Journey To Becoming A Kung Fu Black Belt

Bianca Mohan describes her journey to becoming a kung fu black belt, how kung fu training has helped her learn how to direct herself through life. Below is an account of Bianca’s journey.

Kung Fu black Belt Bianca Mohan

I will always remember my very first adult Kung Fu class. It was weapons day and we all had an opportunity to practise our weapons forms before a mini demonstration in front of everyone at the end of class. This was the first time I’d ever watched a black belt train. My jaw dropped to the ground when Si Hing Nick Zarmakoupis practiced his sword form- I was in absolute awe. It looked so strong and so graceful. The first thought that came to my mind after watching was. “I’m going to do that one day. That is going to be me.

I started Kung Fu when I was quite young and feel that through my years of training, each grade I have earned has taught me a little more about the dedication and hard work that should go into training and has helped me mature at both a personal level, and improve my skills in Kung Fu. I have come to understand the importance of having a positive mind-set and developing correct technique in order to continually advance my skill level. Over time, it has been drilled into me by my instructors and as well as through observation, that a kung fu black belt should look perfect every time. A kung fu black belt is a representative of the school and as a senior student helps to guide and inspire the younger students.

Having gained a better understanding of what is expected of a black belt, it has become more than just the colour of the sash. I have realised that the black belt itself is simply just a physical entity …  to be honest I could very easily go to spotlight, buy some black material, sew a red stripe onto it and call it a day! But it would never hold the same meaning as a martial artist who has wears a black belt that he or she has earned. It is a symbol of hard work, of all of the pain and sweat, (and maybe even some tears) you put into your training to achieve this standard of martial arts practise- a representation of the time, energy and effort you have invested into becoming a better version of yourself.

Training for my kung fu black belt has probably the biggest challenge I have had to face in my martial arts journey so far. I believe that my own perception of what it means to be a black belt has really driven my training to another level. I have been able to shift my focus to more advanced aspects of my training, for example, paying more attention to my breathing, working on my rhythm in my forms or targeting highly specific points. I found that training for a senior grade has also taught me to go back to basics when I am struggling. I remind myself that I shouldn’t lose sight of what my basic techniques are, as that is where all my advanced techniques evolve from in the first place.

One of the hardest things I have had to do while working towards my kung fu black belt is to develop the skill of directing my own training and becoming self-motivated. When you are told after the warm up to “go to the corner of pain” it’s quite intimidating! All of a sudden the format of my practise is left up to me. After regularly training within a group or team, it comes as a shock when suddenly I am in the position to decide what I need to work on, and determine where I need more practise or what techniques require improvement. I will attest to the fact that being self-driven or self-motivated is not always easy. There are most definitely times when I have felt like I wanted to give up, actually given up, or I don’t feel I’m executing the technique correctly. However, this has taught me to actively think about the technique I am working on, and use the knowledge I have acquired through my training to self-correct- an important skill to have.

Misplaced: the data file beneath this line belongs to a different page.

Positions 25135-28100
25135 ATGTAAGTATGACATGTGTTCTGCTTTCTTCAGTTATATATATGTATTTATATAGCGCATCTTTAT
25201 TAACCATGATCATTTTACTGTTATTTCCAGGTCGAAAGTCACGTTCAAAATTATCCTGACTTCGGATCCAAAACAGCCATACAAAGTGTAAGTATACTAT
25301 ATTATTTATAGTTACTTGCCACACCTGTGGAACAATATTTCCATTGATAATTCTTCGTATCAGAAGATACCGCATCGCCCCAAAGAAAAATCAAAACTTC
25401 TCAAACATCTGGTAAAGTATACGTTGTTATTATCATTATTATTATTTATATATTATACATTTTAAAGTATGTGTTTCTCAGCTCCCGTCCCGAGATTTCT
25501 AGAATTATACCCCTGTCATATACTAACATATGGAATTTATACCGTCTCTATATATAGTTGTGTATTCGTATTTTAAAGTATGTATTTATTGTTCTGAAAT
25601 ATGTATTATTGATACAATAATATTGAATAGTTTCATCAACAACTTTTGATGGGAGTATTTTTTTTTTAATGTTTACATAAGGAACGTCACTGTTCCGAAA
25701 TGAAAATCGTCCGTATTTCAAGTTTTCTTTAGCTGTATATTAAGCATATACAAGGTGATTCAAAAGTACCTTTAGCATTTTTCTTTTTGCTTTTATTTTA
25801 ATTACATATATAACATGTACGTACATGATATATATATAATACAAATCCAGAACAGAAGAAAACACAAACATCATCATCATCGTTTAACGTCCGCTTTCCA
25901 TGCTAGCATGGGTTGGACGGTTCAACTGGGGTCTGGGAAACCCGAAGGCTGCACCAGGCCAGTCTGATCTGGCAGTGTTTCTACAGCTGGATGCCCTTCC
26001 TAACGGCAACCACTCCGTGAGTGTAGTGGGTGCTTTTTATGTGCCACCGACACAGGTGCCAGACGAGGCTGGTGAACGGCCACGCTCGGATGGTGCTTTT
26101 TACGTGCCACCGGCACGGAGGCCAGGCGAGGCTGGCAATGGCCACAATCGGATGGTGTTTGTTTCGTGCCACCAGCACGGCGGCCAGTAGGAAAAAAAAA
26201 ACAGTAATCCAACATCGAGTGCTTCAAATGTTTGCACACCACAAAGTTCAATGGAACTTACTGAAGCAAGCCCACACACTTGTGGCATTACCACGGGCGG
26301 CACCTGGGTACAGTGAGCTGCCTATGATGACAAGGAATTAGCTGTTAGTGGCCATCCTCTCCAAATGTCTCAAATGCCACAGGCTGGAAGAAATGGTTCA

One aspect of my involvement in Kung Fu that I think has helped to shape my journey to coming a black belt has been the opportunity to be an assistant instructor for the kids’ class on Saturdays. Through teaching the kids, I have gained an insight into the various styles of learning, and how to find different ways to pass on the knowledge I have learnt throughout my own training. This has also prepared me for my black belt, as I feel I have developed skills which enable me to assist not only with the kids, but also to help to guide and motivate adults at a beginner and intermediate level.

For me, this journey has only just begun. There is so much more I have yet to learn, both at a personal level, and about Kung Fu. I believe that training for my black belt has been a challenge I have had to take in order to help me advance to the next stage of my martial arts practise. I will continue to broaden my skills and knowledge in Kung Fu and I know that everything I have learned  through  this experience  will  help me to be a better  version  of myself, not only within Kung Fu, but in everyday aspects of my life as well. I have become stronger person both mentally and physically, and am very  thankful for the support  I have been shown from my instructors Sifu Craig Rayner and Si Jie Joey Baful and for the opportunity  to  begin to self-direct  my aspects of  my training.

I would like to thank Sifu Craig and Si Jie Joey for the effort they have put in to help me achieve my kung fu black belt, and to my dad, brother and mum for their help and support.

Bianca Mohan, Murrumbeena Kung Fu